Special Fees Refunds: Free Lunches and Privacy

There’s been a lot of talk on Fiat Lux about Special Fees policies recently; my friend and colleague Quinn Slack, a former ASSU elections commissioner, has been writing extensively on the topic (and also wrote a very intriguing proposal for a market-oriented system of “activity vouchers” to replace Special Fees for the Review print edition). But one controversial aspect of the Special Fees process has not yet been addressed: the ongoing debate about whether the names or SUID numbers of students requesting refunds should be released to VSOs

The problem, as the Daily editorial board put it, is simple:

[Under] current rules, a student might vote to approve a group’s special fees funding in the spring, request a refund the following quarter, and yet continue to use that group’s services for the rest of the year.

Because VSO officers currently have no way of knowing which students have “taken back” their money, they cannot deny services, membership, admission, or participation to refund-requesters. This is a major problem for two reasons. First, it hurts VSOs and the ASSU because students have no incentive to refrain from requesting refunds, which can and has cause significant budgetary problems for individual groups and the Senate.  Second, it cheapens and distorts the voting process, because students know that their vote really doesn’t mean anything for them personally. Why not just vote yes on everything- or vote yes on everything your friends ask you to support- if you can just get your money back later with no negative consequences? The current system essentially gives many students who request refunds a “free lunch,” while imposing extra costs on many students who don’t vote or request refunds.

(I should mention that I have absolutely no objections to refund requests in general, whether they’re motivated by ideological disagreements (a devout Catholic who refuses to support the SHPRC), the fact that the student has no intention of ever using a particular group’s services (a white student who requests a refund from the BSU), or basic financial considerations. I just have a problem with the lack of association between votes, refund requests, and access to VSO services.)

So what should be done? First, I think that the Senate and GSC should authorize the release of names or SUID numbers of refund-requesters to VSOs. This would allow student groups to deny services or membership to students who do not support them financially- pure common sense- and maybe cut down on refund requests a bit (although I’m not too hopeful). Opponents of this policy often cite legal concerns, but Stanford’s Office of Legal Counsel recently reported that the policy would be perfectly legal. And “privacy concerns” aren’t really an excuse- provision of Special Fees is, in some ways, a muddled kind of contract between the student body and the VSO, under which the VSO provides services to all interested students in exchange for their financial support. A refund request is essentially a student’s decision to void that contract in their case; the VSO, as the other party to the contract, has a perfect right to know about that decision so it can take appropriate action.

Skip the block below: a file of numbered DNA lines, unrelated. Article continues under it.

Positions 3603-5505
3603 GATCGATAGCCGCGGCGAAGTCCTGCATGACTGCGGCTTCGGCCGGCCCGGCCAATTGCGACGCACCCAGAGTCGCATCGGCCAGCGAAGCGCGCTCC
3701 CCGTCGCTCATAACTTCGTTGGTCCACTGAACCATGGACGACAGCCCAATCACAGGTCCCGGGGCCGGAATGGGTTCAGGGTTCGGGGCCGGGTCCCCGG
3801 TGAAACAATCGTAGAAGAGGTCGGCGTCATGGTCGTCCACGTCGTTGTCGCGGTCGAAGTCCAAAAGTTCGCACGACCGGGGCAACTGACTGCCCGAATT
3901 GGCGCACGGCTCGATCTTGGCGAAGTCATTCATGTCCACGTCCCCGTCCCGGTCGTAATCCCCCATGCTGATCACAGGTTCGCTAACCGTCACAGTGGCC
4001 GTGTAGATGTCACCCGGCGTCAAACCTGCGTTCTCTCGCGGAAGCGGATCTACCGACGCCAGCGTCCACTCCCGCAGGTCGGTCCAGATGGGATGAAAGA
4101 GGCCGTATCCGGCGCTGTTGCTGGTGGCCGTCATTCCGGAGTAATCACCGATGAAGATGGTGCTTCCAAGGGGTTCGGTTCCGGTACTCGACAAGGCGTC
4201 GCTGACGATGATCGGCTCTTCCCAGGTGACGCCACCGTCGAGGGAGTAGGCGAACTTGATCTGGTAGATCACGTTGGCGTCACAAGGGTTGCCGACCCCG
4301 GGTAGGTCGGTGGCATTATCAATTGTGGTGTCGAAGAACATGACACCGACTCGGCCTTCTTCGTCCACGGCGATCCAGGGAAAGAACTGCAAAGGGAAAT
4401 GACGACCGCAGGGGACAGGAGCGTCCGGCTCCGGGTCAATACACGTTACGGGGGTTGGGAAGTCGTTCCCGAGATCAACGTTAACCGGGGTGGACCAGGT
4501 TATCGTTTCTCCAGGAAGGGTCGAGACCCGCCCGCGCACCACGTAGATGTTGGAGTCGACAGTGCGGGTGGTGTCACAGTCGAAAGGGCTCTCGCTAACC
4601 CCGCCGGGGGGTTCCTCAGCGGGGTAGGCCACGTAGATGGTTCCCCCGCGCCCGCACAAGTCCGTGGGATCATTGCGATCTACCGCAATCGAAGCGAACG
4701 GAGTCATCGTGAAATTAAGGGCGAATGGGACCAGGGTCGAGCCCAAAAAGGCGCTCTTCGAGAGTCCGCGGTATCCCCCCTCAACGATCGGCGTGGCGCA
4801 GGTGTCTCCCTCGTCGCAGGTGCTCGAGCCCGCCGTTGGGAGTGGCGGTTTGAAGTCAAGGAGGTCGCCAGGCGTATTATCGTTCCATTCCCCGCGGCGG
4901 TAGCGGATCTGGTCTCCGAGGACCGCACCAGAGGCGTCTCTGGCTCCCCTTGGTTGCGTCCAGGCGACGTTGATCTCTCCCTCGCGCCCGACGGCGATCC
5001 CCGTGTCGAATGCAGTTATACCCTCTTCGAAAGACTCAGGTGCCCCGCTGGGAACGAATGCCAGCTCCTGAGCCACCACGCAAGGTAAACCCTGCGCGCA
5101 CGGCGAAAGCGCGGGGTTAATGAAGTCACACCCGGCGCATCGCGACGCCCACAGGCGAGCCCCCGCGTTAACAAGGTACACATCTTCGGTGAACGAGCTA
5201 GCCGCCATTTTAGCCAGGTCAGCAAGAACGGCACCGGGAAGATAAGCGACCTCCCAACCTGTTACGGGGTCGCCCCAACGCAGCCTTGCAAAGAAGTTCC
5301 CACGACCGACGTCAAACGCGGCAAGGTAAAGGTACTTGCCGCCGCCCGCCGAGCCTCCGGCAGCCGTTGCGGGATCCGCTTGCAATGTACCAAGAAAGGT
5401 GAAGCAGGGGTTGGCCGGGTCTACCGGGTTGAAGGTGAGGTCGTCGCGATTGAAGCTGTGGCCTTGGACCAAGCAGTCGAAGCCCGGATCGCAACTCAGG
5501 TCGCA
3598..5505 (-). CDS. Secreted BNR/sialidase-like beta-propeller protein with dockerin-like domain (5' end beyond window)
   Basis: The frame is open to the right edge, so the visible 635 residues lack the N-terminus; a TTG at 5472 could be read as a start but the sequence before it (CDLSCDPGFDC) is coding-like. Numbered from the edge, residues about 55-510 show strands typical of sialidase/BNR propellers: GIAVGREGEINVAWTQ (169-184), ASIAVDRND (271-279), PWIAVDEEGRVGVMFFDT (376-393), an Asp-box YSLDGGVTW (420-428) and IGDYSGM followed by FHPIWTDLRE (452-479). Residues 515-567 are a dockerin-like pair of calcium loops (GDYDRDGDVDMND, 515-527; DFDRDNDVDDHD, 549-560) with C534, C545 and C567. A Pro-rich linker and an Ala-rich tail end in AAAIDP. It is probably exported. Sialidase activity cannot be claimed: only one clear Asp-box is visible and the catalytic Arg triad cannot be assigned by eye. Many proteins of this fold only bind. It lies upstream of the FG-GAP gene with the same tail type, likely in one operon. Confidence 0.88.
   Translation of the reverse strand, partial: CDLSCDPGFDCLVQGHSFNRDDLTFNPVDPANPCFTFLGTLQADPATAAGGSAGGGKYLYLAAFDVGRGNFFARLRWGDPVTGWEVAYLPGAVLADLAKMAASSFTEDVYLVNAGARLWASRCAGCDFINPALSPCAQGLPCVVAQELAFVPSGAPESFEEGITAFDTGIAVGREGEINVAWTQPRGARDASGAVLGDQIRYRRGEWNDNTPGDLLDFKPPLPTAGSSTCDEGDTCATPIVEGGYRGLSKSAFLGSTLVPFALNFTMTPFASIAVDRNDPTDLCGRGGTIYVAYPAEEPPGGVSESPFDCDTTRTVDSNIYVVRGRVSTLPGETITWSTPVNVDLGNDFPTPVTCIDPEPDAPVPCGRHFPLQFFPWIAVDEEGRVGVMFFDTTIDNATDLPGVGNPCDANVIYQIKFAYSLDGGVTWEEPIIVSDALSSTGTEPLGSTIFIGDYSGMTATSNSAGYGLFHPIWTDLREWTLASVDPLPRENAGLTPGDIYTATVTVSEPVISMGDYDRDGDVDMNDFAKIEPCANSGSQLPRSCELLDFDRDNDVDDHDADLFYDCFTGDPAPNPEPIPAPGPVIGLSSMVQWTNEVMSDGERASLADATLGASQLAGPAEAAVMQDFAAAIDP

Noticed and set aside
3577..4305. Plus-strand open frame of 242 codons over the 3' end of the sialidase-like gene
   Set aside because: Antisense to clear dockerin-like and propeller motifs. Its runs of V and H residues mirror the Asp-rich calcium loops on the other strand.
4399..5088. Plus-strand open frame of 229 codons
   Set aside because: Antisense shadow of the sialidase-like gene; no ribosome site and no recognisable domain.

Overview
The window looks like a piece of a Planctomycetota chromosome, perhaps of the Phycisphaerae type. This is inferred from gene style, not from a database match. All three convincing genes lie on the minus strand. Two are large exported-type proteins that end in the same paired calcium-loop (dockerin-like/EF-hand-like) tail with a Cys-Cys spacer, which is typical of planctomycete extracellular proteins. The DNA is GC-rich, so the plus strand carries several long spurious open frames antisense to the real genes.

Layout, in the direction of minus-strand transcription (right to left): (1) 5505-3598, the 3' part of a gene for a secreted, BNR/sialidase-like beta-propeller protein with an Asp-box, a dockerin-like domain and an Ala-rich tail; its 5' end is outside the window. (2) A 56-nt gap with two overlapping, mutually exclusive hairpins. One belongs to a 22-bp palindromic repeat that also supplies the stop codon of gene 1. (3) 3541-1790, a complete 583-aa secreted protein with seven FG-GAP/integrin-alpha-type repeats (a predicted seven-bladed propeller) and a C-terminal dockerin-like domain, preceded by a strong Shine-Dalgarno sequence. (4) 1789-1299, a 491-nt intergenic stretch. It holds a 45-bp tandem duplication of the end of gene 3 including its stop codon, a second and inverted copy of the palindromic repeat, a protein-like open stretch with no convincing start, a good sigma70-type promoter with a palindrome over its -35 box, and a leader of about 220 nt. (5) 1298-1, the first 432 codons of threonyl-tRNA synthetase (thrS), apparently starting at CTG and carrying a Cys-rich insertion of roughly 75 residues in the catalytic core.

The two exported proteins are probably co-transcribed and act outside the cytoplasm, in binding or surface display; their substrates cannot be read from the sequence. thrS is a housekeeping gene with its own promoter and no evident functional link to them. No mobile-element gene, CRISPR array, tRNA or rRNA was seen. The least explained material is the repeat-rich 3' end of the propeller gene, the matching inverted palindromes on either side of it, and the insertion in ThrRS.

Other detractors of the name/SUID release policy, like former Senator Anton Zietsman ’11, argue that practical considerations will make it “nearly unenforceable.” But a properly planned and executed system could make it work. All the administration & ASSU have to do is get the names of students requesting refunds, and then send this information to the VSOs when the refund period closes (which would create a two-week lag, but it’s better than nothing). I bet one of my CS section leader friends could design that system in less than a day. Once the information reaches the VSOs, then the ball is in their court. And I think that VSO officers would find effective ways to take action based on this information. Perhaps the best strategy would be to make financial support of the group a binding requirement for membership or participation.

In addition, I would like to propose one other change: the ASSU should make it impossible for students who vote “yes” on a group’s budget to request a refund from that group. This, I think, is the more important reform, since it would make Special Fees votes actually mean something; students (if you’ll pardon the cliche) would be forced to put their money where their mouths are. Students would have a greater incentive to actually scrutinize the ballots and make informed decisions about which groups they were willing to support if they knew that a “yes” vote was a real commitment to paying for the group’s operations. Making students accountable for their votes would, in my opinion, vastly improve the Special Fees system.

Of course, there’s always Quinn’s “activity voucher” proposal, which is starting to look quite attractive…

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